Off Trail Hiking Policy in National Forests

Trip recommendations, current conditions, and other trail related Q&A
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Bosterson
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Re: Off Trail Hiking Policy in National Forests

Post by Bosterson » November 28th, 2019, 11:24 am

Hey Karl, rather than apologizing to the "group," you might consider apologizing directly to the person whose head you snapped off for no reason. And then maybe switching to decaf. ;) Happy Thanksgiving! :)

PS: an analog compass is always a good thing to have in your pack, just in case. This is especially true off trail. Shooting a bearing is sometimes way more useful than wandering through a forest staring at a dot on a screen. It's good to have as many tools in your kit as possible.
Will hike off trail for fun.

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kepPNW
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Re: Off Trail Hiking Policy in National Forests

Post by kepPNW » November 28th, 2019, 11:29 am

Bosterson wrote:
November 28th, 2019, 11:24 am
Hey Karl, rather than apologizing to the "group," you might consider apologizing directly to the person whose head you snapped off for no reason.
Considered him/her to be part of the group. (You don't?) It's the advice I'm so bothered by, not any given person, and I have heard it so often lately that I finally just spoke (yelled!) out at everyone while only aiming at one... So yes, of course, apologies to Squid, for making it personal, too!
Bosterson wrote:
November 28th, 2019, 11:24 am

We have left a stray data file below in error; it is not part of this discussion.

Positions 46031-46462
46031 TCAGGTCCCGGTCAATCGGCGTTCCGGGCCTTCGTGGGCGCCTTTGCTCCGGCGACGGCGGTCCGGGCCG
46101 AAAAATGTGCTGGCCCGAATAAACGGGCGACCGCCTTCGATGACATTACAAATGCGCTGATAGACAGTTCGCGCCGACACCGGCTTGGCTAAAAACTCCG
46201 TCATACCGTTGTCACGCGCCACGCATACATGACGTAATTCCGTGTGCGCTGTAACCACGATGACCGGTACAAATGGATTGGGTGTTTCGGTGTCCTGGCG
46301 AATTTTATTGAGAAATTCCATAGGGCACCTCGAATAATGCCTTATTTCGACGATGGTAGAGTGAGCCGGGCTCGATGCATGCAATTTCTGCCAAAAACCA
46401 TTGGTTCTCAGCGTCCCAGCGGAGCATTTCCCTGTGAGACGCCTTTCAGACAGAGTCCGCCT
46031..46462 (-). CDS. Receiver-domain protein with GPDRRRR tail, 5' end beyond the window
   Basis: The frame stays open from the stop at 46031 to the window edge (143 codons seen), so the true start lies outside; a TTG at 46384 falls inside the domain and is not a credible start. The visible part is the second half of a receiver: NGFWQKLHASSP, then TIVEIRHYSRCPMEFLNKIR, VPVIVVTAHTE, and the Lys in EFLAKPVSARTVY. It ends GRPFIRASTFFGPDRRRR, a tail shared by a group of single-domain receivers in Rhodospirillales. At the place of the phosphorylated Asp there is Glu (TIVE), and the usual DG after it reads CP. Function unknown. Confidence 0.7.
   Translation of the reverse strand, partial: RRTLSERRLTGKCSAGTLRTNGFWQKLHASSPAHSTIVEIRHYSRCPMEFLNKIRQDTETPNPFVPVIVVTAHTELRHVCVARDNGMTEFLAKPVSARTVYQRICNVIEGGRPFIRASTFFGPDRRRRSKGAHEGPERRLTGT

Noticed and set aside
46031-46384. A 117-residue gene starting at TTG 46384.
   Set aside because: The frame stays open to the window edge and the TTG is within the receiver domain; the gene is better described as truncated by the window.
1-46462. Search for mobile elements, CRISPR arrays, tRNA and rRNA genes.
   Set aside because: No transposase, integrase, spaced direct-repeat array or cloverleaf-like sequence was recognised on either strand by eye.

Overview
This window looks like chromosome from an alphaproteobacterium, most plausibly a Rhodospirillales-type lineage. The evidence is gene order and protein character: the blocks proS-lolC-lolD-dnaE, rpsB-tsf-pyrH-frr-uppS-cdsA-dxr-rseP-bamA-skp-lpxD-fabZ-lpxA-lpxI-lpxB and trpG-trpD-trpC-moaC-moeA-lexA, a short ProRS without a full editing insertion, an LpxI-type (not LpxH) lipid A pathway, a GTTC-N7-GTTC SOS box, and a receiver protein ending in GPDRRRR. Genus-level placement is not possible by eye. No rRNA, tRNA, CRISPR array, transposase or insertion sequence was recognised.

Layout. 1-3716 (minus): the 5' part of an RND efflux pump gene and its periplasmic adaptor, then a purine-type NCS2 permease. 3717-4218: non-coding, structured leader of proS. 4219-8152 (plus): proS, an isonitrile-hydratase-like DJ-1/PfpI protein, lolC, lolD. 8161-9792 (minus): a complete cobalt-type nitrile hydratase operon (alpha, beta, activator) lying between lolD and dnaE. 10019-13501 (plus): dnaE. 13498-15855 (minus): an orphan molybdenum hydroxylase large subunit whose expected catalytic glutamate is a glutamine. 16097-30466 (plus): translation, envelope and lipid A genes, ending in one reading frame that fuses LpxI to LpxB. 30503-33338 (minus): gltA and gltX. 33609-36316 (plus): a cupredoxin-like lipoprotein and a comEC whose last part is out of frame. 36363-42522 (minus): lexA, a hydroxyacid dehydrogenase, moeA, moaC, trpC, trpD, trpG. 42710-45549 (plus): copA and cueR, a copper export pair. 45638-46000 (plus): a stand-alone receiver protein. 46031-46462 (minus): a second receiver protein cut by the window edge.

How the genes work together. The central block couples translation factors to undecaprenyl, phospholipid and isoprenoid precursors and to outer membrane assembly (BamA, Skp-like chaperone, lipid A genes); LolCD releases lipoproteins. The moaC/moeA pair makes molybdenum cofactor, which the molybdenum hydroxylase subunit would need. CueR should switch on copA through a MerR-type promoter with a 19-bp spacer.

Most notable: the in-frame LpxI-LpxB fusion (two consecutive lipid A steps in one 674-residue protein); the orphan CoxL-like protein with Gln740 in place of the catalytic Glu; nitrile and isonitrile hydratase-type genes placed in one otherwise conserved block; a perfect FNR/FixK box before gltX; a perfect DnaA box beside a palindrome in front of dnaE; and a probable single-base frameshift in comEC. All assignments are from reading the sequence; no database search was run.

PS: an analog compass is always a good thing to have in your pack, just in case. This is especially true off trail. Shooting a bearing is sometimes way more useful than wandering through a forest staring at a dot on a screen. It's good to have as many tools in your kit as possible.
No disagreement, there.
Karl
Back on the trail, again...

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adamschneider
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Re: Off Trail Hiking Policy in National Forests

Post by adamschneider » November 28th, 2019, 4:47 pm

I do like maps for the whole horizon-scanning thing. Small screens can be frustrating when you want to get a wider view. (On the other hand, phones do give you access to PeakFinder, which is awesome, despite its lack of integration with 2-D mapping apps.)

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teachpdx
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Re: Off Trail Hiking Policy in National Forests

Post by teachpdx » November 28th, 2019, 8:04 pm

When I do a new off-trail adventure, I do a couple things.
1) Look at the area via Google Earth. As long as it’s not solid trees, it can give a good overview of where you want to go.
2) Trace the approximate path you want to hike. Check grades... anything more than 25% for an extended time will be gross.
3) Export onto your favourite electronic device and follow along.